This raw sewage scandal is Yorkshire Water’s toxic privatisation legacy – Yorkshire Post Letters

From: Alan Avery, Pickering; Mick Johnston, Ebberston; Graham Scott, Hunmanby; Jill Wells, Kirkbymoorside; David Yellen, Butterwick.

THERE can be no greater failure of government than when basic standards of sanitation are routinely breached in the Upper Derwent catchment area by discharge of raw sewage.

Up to 1974 the responsibilities for water supply and dealing with waste water rested mainly with local councils, under direct local democratic control. Funding of major new schemes was dependent on central government, so also under democratic control.

In 1974 the Tory government removed all responsibilities from local authorities, transferring them to newly created Regional Water Authorities. The democratic responsibility now lay with central government. Successive governments starved the RWAs of funding for improvements. In 1989, Margaret Thatcher privatised the RWAs and wrote off their debts. 

The scene in Malton wqhen the River Derwent flooded earlier this year.

Privatisation was presented as the solution to a funding problem which the government had itself created. Weak regulation was installed through Ofwat but essentially these private companies, largely foreign owned, have been self-regulating.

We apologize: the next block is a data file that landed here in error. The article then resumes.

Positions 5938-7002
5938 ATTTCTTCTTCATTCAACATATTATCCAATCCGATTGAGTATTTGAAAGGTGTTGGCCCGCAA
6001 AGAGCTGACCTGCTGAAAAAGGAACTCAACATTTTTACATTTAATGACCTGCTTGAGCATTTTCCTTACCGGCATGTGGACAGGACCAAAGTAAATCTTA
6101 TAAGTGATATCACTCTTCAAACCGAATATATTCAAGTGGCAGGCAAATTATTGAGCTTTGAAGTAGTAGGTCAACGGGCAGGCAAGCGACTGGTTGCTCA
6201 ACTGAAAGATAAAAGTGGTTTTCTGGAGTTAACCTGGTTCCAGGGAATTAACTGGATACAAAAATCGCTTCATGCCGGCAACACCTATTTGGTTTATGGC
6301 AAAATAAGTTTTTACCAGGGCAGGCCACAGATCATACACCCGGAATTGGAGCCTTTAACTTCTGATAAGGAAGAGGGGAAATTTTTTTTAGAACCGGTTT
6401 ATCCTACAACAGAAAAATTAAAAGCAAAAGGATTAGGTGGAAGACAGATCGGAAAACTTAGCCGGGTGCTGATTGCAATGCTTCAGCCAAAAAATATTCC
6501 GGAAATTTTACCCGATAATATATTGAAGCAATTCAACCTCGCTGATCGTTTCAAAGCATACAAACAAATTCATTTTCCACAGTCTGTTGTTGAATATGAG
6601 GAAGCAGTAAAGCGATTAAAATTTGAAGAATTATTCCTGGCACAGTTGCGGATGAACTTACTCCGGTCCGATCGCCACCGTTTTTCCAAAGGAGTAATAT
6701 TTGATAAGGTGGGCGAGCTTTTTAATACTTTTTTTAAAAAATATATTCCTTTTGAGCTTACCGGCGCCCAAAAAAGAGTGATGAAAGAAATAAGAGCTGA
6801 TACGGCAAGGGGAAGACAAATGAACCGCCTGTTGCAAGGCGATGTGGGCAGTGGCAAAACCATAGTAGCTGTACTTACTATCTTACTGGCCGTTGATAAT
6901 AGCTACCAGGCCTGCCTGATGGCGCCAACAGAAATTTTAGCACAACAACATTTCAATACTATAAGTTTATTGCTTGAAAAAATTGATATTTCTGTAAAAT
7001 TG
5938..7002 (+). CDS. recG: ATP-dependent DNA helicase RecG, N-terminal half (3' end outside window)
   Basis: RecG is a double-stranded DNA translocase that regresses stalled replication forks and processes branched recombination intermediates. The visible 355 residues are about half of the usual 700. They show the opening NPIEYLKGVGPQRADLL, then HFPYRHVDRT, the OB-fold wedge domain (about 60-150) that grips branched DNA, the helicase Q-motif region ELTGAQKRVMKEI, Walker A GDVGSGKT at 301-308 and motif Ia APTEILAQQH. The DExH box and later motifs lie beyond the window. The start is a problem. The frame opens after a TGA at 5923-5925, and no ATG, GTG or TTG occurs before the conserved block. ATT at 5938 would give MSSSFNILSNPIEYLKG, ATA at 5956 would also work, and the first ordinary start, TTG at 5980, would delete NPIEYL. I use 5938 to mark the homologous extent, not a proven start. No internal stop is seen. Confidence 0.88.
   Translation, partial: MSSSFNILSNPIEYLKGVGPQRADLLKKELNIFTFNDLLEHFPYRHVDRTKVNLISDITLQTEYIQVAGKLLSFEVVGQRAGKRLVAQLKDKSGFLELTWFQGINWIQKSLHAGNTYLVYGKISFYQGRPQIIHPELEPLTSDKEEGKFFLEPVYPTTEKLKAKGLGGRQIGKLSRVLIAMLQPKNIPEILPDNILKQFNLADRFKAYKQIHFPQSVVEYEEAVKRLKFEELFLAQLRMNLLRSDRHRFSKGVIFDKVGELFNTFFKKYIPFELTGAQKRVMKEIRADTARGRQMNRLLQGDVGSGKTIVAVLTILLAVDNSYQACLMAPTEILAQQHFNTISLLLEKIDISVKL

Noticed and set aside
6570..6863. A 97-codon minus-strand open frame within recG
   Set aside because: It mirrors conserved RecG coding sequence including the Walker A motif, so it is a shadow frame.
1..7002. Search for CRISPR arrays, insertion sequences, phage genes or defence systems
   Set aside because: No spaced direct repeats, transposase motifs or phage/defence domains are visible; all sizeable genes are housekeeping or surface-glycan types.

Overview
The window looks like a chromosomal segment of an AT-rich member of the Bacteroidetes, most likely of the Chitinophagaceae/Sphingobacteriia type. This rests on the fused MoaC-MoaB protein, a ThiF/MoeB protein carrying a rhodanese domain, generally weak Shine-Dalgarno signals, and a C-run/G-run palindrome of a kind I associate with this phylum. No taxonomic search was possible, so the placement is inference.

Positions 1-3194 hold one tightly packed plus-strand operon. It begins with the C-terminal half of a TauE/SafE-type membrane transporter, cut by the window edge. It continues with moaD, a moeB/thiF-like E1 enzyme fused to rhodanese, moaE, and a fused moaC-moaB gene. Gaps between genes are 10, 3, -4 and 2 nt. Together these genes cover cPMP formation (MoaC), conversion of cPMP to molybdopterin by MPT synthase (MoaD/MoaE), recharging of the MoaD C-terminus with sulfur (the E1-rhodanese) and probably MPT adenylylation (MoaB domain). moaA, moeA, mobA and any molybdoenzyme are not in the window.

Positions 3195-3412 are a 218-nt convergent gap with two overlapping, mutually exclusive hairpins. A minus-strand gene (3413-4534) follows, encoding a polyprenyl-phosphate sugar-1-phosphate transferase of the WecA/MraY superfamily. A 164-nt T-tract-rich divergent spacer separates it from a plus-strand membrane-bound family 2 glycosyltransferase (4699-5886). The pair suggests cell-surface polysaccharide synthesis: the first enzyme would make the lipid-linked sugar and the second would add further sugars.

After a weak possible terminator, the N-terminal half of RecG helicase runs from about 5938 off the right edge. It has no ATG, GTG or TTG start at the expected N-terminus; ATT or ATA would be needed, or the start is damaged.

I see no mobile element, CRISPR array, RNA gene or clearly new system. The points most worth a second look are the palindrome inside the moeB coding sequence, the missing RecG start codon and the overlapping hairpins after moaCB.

According to them, they have been doing a great job. And they have too, if judged solely by their dividends to shareholders which have averaged £2bn a year since privatisation. Judged by the pollution of our waterways and cost of our water, they are an abject failure.

As they are monopolies, we can’t get our water and sewage treatment from any other source. The blame for the current scandal lies in the first place with the government that privatised the service. Successive governments bear the responsibility for what has happened since.

Considerable responsibility also lies with our local councils. Ryedale Council, as planning authority, has chosen for the last 30 years to carry on giving permission for housing developments with little regard to the implications for sewage treatment, sewerage and surface water drainage capacities.

The record of Yorkshire Water and other privatised water companies continues to come under scrutiny - particularly over the discharge of raw sewage.

North Yorkshire Council has encouraged this through its obsession with growth and failure in its spatial Strategy to make development conditional on infrastructure capacity. 

When central government denies that the commercial priorities of the water companies are causing industrial scale pollution, and locally elected councillors ignore the pollution that is happening under their noses, the result for local people is truly toxic. 

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The record of Yorkshire Water and other privatised water companies continues to come under scrutiny - particularly over the discharge of raw sewage.